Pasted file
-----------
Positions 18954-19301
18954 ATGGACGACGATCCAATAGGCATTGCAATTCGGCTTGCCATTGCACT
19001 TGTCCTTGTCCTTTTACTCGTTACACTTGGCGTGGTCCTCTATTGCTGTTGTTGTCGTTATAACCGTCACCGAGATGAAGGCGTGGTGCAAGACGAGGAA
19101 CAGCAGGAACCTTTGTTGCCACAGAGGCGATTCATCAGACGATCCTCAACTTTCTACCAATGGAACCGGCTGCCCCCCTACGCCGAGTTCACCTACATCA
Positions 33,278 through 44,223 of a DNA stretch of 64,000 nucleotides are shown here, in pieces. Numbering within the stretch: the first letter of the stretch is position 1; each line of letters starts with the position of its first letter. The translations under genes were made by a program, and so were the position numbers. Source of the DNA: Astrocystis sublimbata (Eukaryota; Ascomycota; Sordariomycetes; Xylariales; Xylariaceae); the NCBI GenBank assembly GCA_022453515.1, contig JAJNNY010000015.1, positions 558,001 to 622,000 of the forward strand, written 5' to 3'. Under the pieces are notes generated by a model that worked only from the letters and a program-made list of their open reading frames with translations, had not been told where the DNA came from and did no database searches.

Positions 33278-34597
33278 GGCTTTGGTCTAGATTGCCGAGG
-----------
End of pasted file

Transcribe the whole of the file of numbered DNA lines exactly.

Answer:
Positions 18954-19301
18954 ATGGACGACGATCCAATAGGCATTGCAATTCGGCTTGCCATTGCACT
19001 TGTCCTTGTCCTTTTACTCGTTACACTTGGCGTGGTCCTCTATTGCTGTTGTTGTCGTTATAACCGTCACCGAGATGAAGGCGTGGTGCAAGACGAGGAA
19101 CAGCAGGAACCTTTGTTGCCACAGAGGCGATTCATCAGACGATCCTCAACTTTCTACCAATGGAACCGGCTGCCCCCCTACGCCGAGTTCACCTACATCA
Positions 33,278 through 44,223 of a DNA stretch of 64,000 nucleotides are shown here, in pieces. Numbering within the stretch: the first letter of the stretch is position 1; each line of letters starts with the position of its first letter. The translations under genes were made by a program, and so were the position numbers. Source of the DNA: Astrocystis sublimbata (Eukaryota; Ascomycota; Sordariomycetes; Xylariales; Xylariaceae); the NCBI GenBank assembly GCA_022453515.1, contig JAJNNY010000015.1, positions 558,001 to 622,000 of the forward strand, written 5' to 3'. Under the pieces are notes generated by a model that worked only from the letters and a program-made list of their open reading frames with translations, had not been told where the DNA came from and did no database searches.

Positions 33278-34597
33278 GGCTTTGGTCTAGATTGCCGAGG